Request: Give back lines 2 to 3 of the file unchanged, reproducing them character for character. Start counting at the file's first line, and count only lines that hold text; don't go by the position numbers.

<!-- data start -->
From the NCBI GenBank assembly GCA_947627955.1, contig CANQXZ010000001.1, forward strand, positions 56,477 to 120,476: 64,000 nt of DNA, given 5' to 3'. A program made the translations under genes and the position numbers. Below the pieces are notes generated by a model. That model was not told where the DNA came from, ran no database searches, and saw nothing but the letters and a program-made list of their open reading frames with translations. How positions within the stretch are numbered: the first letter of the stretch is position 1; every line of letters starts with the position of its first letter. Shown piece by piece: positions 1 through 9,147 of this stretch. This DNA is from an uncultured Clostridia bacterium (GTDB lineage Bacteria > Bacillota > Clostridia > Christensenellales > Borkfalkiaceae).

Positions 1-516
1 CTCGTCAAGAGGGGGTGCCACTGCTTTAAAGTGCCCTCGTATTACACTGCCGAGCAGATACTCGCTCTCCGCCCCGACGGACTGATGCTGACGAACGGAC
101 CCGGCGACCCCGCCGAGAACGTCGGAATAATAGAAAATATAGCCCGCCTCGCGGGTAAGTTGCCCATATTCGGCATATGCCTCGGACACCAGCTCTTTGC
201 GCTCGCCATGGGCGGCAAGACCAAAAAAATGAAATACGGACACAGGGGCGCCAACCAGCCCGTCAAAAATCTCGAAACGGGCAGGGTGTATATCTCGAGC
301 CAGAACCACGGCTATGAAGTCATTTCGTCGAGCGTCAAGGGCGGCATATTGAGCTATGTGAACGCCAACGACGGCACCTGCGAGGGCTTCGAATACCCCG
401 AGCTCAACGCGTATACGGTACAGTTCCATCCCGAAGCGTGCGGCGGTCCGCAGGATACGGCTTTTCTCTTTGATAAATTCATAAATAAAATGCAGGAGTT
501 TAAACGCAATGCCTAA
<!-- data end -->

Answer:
Positions 1-516
1 CTCGTCAAGAGGGGGTGCCACTGCTTTAAAGTGCCCTCGTATTACACTGCCGAGCAGATACTCGCTCTCCGCCCCGACGGACTGATGCTGACGAACGGAC